Bernstein completed both a bachelor’s and master’s degree in music education at URI, graduating in 1986.    

While in school, he continued to perform publicly, but now it was with established local musicians. One was the late Mac Chrupcala, who performed in Newport’s busy nightclubs and also taught music in the town’s public schools. 

“He was a local legend,” Bernstein said. “I felt very honored that he would ask me to play with him in his ensembles. He kind of mentored me.” 

Chrupcala introduced Bernstein to the idea of teaching music during the day and performing at night. The demand for live music in Newport was boundless, and a skilled musician could book shows every night of the week. Teaching during the day meant a salary and health benefits, exactly what Bernstein needed to start a family. 

In 1986, Bernstein was hired to teach in the Fall River, Massachusetts, public schools. He worked there for a year, learning the ins and outs of public education, before Chrupcala alerted him to an open teaching position back in Newport. 

“I was torn, because I loved teaching in Fall River,” Bernstein said. “They were a wonderful community. The children were wonderful. The administration was wonderful. And I really developed a close, warm relationship with the staff and students and families. But Newport was my home, and that was where I went.” 

For nearly three decades, Bernstein was a cornerstone of music instruction in Newport. Generations of pupils passed through his classrooms, learning a variety of instruments and genres, from band to jazz band to orchestra. He became a supervisor of music, then a supervisor of the arts.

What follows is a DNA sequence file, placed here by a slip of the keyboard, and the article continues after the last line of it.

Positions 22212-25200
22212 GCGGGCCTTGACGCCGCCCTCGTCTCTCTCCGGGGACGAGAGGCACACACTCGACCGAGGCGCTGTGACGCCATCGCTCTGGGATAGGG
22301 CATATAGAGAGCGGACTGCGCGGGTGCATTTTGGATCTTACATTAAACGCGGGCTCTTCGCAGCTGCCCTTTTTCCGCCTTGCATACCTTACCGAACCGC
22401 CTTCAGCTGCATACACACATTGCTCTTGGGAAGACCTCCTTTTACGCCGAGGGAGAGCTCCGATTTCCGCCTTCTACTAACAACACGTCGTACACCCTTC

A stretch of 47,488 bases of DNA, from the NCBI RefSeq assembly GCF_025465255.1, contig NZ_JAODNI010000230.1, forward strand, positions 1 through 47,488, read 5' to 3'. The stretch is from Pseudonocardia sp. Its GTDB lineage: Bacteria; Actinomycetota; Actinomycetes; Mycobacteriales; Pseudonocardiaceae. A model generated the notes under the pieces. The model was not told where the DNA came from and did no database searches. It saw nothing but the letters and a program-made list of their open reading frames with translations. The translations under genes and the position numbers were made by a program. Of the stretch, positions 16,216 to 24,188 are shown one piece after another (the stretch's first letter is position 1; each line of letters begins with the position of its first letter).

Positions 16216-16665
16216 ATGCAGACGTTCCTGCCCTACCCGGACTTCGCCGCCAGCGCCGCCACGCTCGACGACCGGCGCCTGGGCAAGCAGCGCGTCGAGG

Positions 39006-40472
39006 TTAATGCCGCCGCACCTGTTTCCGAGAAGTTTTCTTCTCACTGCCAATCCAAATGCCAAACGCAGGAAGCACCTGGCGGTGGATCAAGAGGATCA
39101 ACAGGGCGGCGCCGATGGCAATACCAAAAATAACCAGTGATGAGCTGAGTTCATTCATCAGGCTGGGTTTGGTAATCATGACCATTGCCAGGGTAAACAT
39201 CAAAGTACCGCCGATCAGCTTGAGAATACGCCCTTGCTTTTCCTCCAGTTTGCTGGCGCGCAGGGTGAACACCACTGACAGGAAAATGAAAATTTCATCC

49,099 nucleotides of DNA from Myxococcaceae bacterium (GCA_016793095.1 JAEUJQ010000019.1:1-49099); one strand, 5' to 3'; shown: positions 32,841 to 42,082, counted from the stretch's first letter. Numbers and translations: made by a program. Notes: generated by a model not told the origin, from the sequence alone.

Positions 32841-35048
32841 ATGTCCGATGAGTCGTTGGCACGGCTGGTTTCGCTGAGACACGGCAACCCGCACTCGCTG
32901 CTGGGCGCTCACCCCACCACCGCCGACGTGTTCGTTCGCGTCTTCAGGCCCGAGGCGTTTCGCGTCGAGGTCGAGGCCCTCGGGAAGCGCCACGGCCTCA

“I had a wonderful career there,” Bernstein said of his public-school years. “I taught pretty much everything that can be taught.” 

Along the way, Bernstein’s daughter, Chelsea, became an instrumentalist, mastering both the cello and the viola da gamba. She went on to receive a Doctor of Musical Arts degree from the University of Maryland’s School for Music. 

Toward the end of Bernstein’s teaching career, another opportunity came knocking: the Community String Project. Bernstein didn’t create the string project, which opened in 2009, but he was closely associated with its founder, Robert Arsenault.  

Arsenault was the chair of the Performing Arts Department at Mount Hope High School, in Bristol, and he took inspiration from the “El Sistema” music education program in Venezuela. The idea was to provide affordable instruction in stringed instruments. Tuition is heavily subsidized, so classes are accessible to almost any household. That first summer, 33 students started learning violin.  

After retiring from the Newport Public Schools in 2015, Bernstein became executive director of the string project. He had already served as a consultant for the curriculum, and he knew the project’s model well. 

“Empathy is a really strong skill. There’s all sorts of people in this world. The children have various ways of learning,” he said. “If you just open your eyes and listen to what the children are saying to you, you can see what their needs are. It’s your job to be loving, fair, empathetic, nurturing. I guess that would be my philosophy.”  

As executive director, Bernstein has helped make sweeping improvements to the project, from digitizing enrollment to streamlining donations and filling out a roster of 10 artist-teachers. Most students are young, but the project has adult classes and ensembles as well.  

These days, Bernstein continues to perform, including a regular gig at Johnny’s Restaurant at the Wyndham Newport Hotel.  

He rarely teaches now, but his dynamic style remains an inspiration to many.    

Go to to hear Bernstein perform and discuss his career. 

ROBERT ISENBERG ( is the multimedia producer for the Jewish Alliance of Greater Rhode Island and a writer for Jewish Rhode Island.    

Up Front, Alan Bernstein, Community String Project, Newport